My super power is seeing...
These gorgeous Charolais live just up the road from me. An amazing thing happens every time I pass by them. No matter what time of year, their colors weave and blend in and out of the scene in abstract shapes.
Where I live in Middle Tennessee, we only get a few inches of snow every winter. (We used to get a lot more when I was a little girl.) I usually have to travel to paint in the snow, work on sketches, and take resource photos. When it does snow close to home, I get out and paint in it as much as I can.
Last winter, after painting a few quick sketches of trees and their colors on our property here in the country, I decided to venture down the road toward Jones Creek. There is something so lovely about the deep, rich colors of a small stream against bright snow.
Just as I drove past these cows, the sun came out reflecting bright blue into every shadow. The bare trees and cream-colored movement against them was breathtaking. Only the young, red calf was very visible at all, and even some of her shapes seemed to be "missing" as the cows moved along behind her.
Like the Charolais in the field, the painting itself should be viewed from a distance. Doing so will encourage you, as the viewer, to complete the parts that are abstracted, and for a brief moment you are an artist too. But just like the cows that turn to see us as we pass by, you will want to move in much closer. Here I have provided that experience for you:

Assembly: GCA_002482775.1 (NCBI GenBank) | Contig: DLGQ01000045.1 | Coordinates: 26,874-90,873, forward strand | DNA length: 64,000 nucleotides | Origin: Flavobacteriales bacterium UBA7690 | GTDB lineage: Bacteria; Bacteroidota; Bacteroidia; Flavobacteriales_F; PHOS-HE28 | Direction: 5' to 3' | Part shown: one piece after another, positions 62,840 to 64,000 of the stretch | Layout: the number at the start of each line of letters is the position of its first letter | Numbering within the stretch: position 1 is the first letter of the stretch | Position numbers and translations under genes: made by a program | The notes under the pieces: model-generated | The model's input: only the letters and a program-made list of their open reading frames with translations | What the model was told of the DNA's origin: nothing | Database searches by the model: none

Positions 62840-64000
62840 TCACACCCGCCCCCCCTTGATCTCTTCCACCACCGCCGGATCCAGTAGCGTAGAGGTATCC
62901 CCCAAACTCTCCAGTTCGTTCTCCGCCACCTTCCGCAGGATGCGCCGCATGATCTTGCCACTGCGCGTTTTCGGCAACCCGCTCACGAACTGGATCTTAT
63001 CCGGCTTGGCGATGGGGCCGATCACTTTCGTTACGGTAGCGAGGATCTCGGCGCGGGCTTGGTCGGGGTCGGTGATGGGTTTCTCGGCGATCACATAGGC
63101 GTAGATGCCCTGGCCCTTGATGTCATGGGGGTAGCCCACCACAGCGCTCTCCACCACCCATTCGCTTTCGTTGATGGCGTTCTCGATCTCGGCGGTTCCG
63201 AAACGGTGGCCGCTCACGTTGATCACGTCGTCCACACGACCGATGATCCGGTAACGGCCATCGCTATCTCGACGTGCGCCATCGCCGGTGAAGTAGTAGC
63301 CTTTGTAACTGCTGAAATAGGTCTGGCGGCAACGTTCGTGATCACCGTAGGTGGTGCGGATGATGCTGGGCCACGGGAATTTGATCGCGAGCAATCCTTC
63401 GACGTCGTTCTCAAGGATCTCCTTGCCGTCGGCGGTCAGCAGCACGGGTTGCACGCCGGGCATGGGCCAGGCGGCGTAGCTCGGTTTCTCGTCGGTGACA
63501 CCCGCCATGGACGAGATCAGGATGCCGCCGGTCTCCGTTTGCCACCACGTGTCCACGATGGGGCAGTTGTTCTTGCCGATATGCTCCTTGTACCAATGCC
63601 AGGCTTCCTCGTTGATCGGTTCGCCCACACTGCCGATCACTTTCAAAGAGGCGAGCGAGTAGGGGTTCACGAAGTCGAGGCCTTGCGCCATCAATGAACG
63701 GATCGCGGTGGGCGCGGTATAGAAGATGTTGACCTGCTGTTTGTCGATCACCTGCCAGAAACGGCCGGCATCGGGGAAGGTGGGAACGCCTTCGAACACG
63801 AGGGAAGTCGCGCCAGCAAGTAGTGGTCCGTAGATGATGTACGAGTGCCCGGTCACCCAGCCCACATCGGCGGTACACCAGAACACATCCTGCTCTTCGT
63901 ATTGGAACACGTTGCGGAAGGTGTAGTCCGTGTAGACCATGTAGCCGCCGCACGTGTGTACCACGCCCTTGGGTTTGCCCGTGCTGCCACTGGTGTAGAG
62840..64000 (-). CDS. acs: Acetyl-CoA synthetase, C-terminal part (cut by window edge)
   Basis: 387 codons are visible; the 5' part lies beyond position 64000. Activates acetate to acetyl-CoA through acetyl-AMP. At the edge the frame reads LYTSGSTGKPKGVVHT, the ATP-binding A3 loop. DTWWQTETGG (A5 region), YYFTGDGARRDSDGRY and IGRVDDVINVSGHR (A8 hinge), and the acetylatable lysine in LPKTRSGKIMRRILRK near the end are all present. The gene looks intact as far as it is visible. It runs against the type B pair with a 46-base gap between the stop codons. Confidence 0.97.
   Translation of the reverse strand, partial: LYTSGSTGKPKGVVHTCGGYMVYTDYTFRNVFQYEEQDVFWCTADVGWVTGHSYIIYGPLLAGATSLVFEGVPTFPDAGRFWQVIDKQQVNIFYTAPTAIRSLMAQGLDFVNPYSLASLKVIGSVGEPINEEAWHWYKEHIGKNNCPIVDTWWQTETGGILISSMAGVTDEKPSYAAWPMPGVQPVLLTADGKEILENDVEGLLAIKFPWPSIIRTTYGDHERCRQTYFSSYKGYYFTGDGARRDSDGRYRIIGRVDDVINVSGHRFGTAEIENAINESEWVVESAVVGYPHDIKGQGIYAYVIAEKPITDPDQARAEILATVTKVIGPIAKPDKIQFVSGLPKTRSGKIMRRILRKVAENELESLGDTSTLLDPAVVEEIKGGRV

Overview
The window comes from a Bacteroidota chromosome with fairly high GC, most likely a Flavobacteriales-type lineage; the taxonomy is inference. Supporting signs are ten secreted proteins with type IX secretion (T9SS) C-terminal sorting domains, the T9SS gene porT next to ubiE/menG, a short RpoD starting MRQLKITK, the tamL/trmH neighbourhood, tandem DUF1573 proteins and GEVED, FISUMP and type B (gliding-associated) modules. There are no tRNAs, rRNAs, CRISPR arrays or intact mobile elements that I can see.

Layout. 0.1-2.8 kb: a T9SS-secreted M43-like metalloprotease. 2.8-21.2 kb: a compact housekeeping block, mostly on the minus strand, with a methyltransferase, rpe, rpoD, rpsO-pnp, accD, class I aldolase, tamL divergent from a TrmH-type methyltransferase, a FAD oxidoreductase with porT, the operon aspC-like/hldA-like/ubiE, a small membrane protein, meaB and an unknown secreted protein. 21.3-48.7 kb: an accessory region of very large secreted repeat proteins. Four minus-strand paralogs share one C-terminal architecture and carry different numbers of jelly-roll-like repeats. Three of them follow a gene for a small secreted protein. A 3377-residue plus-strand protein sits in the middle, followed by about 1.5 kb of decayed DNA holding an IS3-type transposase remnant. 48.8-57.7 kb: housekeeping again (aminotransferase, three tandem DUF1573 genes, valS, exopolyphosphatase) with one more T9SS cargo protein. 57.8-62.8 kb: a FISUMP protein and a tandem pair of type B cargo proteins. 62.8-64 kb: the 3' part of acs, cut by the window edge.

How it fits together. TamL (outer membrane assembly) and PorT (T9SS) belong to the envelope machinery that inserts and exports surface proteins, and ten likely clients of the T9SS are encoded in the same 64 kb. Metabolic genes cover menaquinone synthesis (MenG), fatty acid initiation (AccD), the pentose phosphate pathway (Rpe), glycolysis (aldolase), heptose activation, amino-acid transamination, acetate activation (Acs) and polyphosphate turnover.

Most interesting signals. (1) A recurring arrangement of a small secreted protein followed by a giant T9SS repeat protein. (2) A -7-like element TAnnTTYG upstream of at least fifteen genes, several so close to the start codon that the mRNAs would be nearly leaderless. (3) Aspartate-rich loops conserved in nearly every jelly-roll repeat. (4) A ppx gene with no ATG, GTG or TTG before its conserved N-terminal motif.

You know by certain shapes and edges, that this is definitely a painting of cows. A painting isn't a photograph; it isn't an exact copy of every tiny thing; it is an idea; it is art. The connected prisms of color, one flowing into the other are a playground for your imagination. You "fill in the blanks." This studio piece was painted with that way of seeing in mind. It is fantastic to be able to see the world this way, in shapes and patterns and patchwork. I hope to help viewers of my work learn to do the same.
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See the painting of Jones Creek by clicking here, Blurred Lines.
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